The insurance company for the Crane will pay you the reasonable value of the car as it existed the day before the accident. The fair market value, as Kevin has already stated. It is a good thing you have gap insurance because that should pick up most of the difference.
Ben Glass is licensed in Virginia. He offers a number of free consumer book downloads at his site for information purposes only. You should consult an experienced, board certified attorney in your area. Obviously, no attorney client relationship is formed by participating in Avvo.
In the event that your car was leased, the gap insurance generally covers the value of the outstanding monthly lease payments left, as compared to the book value of the car itself, or if in someway obtained to cover a loan which you acquired to purchase the car, the remaining payments - again, tecnically different then the book value, which should be covered by the automobile policy that you have which presumably provides "comprehensive" coverage - that bieng for collision, theft, etc. You can either recoup the value of the car through your own insurance or seek the fair market/book value from the crane's insurer - and if there is no such insurer, directly from the owner/operator of the crane. Good luck.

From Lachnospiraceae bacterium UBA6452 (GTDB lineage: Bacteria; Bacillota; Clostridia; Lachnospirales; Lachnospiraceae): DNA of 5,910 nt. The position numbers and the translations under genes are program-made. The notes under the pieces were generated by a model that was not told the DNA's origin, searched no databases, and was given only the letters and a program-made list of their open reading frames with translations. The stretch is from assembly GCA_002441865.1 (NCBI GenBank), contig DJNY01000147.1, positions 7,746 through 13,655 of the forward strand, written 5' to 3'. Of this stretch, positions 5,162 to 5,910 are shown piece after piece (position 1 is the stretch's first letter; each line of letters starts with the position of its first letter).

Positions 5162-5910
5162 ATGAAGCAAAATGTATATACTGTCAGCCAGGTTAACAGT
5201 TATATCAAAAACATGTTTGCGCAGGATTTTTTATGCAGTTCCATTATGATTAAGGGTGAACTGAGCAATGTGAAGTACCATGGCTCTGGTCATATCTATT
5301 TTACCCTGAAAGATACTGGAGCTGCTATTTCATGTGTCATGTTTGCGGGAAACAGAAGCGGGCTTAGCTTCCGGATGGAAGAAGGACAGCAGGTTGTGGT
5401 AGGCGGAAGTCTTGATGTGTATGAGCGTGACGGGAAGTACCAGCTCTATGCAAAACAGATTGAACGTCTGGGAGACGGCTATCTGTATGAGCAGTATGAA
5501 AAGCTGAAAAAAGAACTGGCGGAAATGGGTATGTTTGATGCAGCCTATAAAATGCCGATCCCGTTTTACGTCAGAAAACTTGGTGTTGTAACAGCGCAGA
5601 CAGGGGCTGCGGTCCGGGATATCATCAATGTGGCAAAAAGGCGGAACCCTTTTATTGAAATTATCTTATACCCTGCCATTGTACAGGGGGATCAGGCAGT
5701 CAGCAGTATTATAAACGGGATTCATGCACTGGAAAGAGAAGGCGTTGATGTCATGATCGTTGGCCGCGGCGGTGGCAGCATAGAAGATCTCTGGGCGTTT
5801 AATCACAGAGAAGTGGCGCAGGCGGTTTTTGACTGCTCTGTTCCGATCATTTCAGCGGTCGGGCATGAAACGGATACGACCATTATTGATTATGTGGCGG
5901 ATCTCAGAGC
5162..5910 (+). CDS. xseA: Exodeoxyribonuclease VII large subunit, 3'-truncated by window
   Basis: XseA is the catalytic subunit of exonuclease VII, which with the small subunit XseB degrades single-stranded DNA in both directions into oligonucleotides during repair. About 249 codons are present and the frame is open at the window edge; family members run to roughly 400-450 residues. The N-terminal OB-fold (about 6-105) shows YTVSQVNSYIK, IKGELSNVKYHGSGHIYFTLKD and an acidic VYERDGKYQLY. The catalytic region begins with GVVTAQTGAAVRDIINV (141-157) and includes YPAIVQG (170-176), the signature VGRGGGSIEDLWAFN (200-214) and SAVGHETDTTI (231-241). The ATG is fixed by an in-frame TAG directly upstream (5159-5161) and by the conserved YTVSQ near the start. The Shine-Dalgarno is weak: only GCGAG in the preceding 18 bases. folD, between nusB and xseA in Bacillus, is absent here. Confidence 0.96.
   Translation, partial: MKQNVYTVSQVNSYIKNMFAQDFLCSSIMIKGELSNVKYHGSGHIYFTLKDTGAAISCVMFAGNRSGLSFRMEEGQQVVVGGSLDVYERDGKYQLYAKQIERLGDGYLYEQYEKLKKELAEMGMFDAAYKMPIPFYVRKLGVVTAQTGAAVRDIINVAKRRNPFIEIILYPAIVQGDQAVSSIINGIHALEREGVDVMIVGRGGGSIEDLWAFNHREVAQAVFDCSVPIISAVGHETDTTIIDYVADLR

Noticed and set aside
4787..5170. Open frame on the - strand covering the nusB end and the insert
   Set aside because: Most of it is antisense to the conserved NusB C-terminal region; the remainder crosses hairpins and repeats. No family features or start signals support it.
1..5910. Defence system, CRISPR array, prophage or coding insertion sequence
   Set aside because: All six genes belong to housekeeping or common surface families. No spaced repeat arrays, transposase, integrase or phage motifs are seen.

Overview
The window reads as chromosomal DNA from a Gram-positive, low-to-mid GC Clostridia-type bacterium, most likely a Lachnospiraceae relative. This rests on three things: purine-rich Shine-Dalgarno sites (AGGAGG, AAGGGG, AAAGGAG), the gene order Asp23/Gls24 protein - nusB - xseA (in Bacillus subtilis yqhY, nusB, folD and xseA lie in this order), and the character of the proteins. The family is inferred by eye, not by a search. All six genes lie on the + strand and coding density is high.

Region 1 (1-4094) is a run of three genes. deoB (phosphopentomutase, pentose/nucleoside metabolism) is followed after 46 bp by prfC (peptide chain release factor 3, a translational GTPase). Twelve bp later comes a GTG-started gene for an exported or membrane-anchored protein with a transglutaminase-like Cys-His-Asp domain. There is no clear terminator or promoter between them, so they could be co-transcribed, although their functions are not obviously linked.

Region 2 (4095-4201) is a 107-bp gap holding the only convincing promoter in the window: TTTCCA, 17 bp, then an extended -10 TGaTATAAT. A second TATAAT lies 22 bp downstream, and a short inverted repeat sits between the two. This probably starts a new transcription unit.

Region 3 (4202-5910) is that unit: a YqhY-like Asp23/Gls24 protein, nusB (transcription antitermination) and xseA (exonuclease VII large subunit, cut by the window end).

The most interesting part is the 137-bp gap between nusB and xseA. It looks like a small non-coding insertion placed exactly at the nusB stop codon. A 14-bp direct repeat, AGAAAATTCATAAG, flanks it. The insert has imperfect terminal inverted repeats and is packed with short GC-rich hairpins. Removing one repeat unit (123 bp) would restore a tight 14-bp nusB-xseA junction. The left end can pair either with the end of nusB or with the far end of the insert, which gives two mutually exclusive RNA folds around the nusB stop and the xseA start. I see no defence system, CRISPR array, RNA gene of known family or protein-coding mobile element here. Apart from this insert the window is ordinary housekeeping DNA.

Let me preface this by saying I handle automobile accident cases in Pennsylvania. I can give you general information, but a Virginia attorney will be able to give you better advice. By coincidence, I see that this question was answered by Ben Glass. I know Mr. Glass and have attended seminars given by him in Virginia. He is the best Virginia automobile accident lawyer I know of and if I had a problem in Virginia, I would contact him.
Just a couple of additional comments. As already stated, you are only entitled to the fair market value of your car. I always try and advise my clients who might be victims of car accidents in the Philadelphia, Pennsylvania area that they should have gap insurance. Practically speaking, when you buy a new car, the value goes down significantly, when you drive it off the car lot. Let's say you put a little bit down and financed most of the cost of the car. If your car gets totaled before you get home or shortly after that, you may well owe more on the car then it is worth. An insurance carrier is only responsible to pay you the fair market value. The result is you have no car, but you are still paying off thousands of dollars for a car loan. As you already know, gap insurance will pay the difference, so that at least you can get your car loan paid off.
You will get fair market value FMV for your vehicle. If you were injured, have a personal injury lawyer investigate pursuing a claim.
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It might be worth giving a licensed Virginia attorney a call. I often find that talking these issues through with my Virginia clients leads to answers.
Seth Carroll is licensed to practice in Virginia only. The preceding is for information only and should not be construed as legal advice. Always call a lawyer directly for advice.
In addition to Mr.. Glass answer, please make sure the insurance company offered to pay for taxes and titling of the replacement vehicle as this is an additional hidden cost created by your property damage claim. If you have any further questions, our firm Dulaney, Lauer and Thomas has an office in Culpeper. Our website is dulaneylauerthomas.com..Please also follow up for medical attention if you have any injuries.
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